Turner and U.S. Rep. Chris Smith (R-NJ) are among the consistent advocates for Ostreicher’s cause. The problem, according to Turner, lies within the U.S. State Department, whose involvement, he said, was limited by virtue of being “bound by their own rules.”
Despite the “preponderance of evidence” showing Ostreicher’s innocence, Turner said that State Department officials have “their own bureaucratic procedures” and “don’t want to get out of their comfort zone.”
“They respect Bolivian law even when the Bolivians are not following it,” Turner said. “I think this is a time for outrage and not following bureaucratic procedures. It’s as simple as that.”
At the very least, Turner believes Secretary of State Hillary Clinton “has to send a letter to [the Bolivians] that she has reviewed [Ostreicher’s] case personally” and that she has concluded Ostreicher’s incarceration is unjust on both Bolivian legal and humanitarian grounds.
This past June, Congressman Smith attended a hearing with Ostreicher during which a Bolivian judge passed the matter on to a higher court – a move “likely guaranteeing more months of delay,” according to the New Jersey legislator.
“Jacob has been cooperative, patient to the extreme,” Smith said in a statement. “There is no evidence offered against him. The rule of law must prevail in Bolivia. Innocent people must have a path to justice.”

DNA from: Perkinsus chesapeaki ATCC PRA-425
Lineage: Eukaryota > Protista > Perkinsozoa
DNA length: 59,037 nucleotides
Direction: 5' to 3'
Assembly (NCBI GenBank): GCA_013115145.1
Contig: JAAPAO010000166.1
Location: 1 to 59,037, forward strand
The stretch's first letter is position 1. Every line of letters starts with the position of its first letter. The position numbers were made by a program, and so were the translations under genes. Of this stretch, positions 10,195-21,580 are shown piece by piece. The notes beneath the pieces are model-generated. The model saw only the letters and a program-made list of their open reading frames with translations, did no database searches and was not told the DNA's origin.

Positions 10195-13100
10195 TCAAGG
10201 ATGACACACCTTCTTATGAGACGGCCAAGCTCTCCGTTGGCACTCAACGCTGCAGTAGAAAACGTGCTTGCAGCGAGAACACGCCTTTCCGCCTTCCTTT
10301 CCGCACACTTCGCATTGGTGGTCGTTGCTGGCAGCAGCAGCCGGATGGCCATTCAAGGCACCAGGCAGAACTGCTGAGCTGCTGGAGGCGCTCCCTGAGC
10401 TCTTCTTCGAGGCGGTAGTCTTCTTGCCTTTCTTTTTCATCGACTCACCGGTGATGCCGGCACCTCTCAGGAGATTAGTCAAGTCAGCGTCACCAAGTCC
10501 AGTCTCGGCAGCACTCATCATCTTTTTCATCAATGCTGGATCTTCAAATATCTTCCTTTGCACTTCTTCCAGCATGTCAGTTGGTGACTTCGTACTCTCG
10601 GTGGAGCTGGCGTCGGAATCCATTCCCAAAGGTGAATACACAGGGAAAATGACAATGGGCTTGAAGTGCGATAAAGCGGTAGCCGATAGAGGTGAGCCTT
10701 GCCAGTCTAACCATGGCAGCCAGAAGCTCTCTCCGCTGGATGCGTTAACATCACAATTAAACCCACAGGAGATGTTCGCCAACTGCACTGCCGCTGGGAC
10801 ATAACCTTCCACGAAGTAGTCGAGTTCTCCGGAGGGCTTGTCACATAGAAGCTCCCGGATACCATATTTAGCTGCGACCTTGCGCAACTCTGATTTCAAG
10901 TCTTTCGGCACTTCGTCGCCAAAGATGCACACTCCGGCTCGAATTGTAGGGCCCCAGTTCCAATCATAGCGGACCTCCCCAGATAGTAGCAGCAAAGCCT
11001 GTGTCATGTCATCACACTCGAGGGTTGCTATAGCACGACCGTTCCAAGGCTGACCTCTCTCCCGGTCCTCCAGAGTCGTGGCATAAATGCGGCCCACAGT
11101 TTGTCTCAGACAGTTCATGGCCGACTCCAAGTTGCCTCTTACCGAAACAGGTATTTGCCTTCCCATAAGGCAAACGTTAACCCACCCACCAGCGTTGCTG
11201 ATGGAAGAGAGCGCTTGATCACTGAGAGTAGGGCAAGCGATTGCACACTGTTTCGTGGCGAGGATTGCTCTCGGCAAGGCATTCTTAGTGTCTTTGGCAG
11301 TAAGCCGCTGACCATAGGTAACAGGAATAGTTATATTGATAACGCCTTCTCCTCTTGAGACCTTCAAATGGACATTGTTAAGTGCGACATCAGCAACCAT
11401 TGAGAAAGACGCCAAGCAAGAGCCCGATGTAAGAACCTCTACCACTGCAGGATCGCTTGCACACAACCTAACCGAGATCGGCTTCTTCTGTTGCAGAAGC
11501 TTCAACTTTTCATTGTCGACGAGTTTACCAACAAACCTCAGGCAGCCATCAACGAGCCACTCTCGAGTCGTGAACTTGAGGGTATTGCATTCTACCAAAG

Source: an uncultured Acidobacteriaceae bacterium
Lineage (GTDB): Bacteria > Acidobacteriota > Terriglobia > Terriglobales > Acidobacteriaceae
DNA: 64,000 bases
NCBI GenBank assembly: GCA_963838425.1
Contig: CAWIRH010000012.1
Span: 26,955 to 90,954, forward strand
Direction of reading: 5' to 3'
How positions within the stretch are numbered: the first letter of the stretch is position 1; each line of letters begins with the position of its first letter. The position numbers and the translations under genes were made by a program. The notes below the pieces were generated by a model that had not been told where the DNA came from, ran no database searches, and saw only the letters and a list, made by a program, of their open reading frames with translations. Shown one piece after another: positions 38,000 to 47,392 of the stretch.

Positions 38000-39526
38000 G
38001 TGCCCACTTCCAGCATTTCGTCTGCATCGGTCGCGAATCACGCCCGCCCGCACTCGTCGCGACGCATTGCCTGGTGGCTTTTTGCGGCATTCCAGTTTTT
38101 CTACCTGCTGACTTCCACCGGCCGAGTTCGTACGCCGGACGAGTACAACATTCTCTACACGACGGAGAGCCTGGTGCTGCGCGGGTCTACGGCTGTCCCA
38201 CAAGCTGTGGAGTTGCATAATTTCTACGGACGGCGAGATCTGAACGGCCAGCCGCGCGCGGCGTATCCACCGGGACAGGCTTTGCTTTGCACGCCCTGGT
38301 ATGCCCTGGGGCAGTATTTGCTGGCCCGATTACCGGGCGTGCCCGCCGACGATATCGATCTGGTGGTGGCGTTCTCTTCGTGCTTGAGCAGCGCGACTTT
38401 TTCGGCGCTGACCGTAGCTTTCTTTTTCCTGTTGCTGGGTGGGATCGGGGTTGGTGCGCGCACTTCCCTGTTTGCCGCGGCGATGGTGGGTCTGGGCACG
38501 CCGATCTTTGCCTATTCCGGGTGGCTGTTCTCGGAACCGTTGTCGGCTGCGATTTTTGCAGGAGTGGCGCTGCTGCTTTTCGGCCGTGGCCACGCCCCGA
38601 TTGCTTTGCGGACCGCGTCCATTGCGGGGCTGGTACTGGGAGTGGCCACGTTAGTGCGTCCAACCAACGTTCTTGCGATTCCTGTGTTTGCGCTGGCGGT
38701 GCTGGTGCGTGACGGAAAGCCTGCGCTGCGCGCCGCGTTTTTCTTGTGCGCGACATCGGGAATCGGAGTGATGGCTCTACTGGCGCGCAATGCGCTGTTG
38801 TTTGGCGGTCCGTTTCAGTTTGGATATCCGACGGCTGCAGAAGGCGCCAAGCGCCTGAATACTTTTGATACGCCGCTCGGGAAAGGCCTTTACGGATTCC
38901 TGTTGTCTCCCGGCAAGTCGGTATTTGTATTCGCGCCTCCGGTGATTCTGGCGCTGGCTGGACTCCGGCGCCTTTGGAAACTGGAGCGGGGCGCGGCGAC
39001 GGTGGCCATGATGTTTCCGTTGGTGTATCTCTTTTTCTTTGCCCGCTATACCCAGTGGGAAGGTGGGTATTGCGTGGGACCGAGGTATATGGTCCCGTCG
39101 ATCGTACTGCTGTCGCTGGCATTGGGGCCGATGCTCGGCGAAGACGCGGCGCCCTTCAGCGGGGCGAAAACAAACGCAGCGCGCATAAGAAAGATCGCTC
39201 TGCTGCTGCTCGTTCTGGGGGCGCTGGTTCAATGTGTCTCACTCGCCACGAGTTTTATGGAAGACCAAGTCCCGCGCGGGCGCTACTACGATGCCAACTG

* * *
Warren Weinstein’s case differs from those of Gross and Ostreicher in that he is a hostage rather than a prisoner. A 71-year-old aid worker from Rockville, Md., he has been held captive by al Qaeda since August 2011 after being abducted from his home in Lahore, Pakistan. According to police reports at the time, eight to 10 men approached Weinstein’s house on a ploy, tied up Weinstein’s three guards, and took him away.
At the time of his capture, Weinstein had been working in Pakistan for several years as a director of J.E. Austin Associates, a U.S.-based development contractor that advises different Pakistani business and government sectors.
A number of videos have been released since Weinstein’s capture. Late last year, the leader of al Qaeda, Ayman al-Zawahri, said in a video statement that Weinstein would be released if the U.S. stopped airstrikes in Afghanistan, Pakistan, Somalia and Yemen. Al-Zawahri also demanded the release of all al Qaeda and Taliban suspects around the world.
This May, Weinstein appeared in another video in which he said he would be killed unless Obama agreed to al Qaeda’s demands. The White House has refused to negotiate with al Qaeda.
In September, Weinstein’s captors released a third video in which Weinstein is seen looking exhausted while wearing a plain white t-shirt in front of a military fatigue backdrop, and he makes a direct appeal “as one Jew to another” to Israeli Prime Minister Benjamin Netanyahu to work with the Mujahedeen for his release.
Weinstein’s case has so far flown largely under the radar of the American public and the Jewish community. Outside of some media coverage of his videos, little action has been taken to facilitate his release.
Mike Redwood, a leather industry expert who worked with Weinstein in Pakistan, told JNS.org that Weinstein “was very professional and certainly one of the best in the area I have ever worked with.”
“He was a true family man…. He was clearly deeply committed to the work he was doing,” Redwood wrote in an e-mail.
On the anniversary of Weinstein’s capture on Aug. 13, his wife, Elaine, issued a statement appealing for his freedom. She said he suffers from a number of serious medical ailments, including a heart condition, severe asthma and high blood pressure, and she fears his health “will deteriorate if he is not allowed to see the doctors and specialists that have helped keep him alive in recent years.”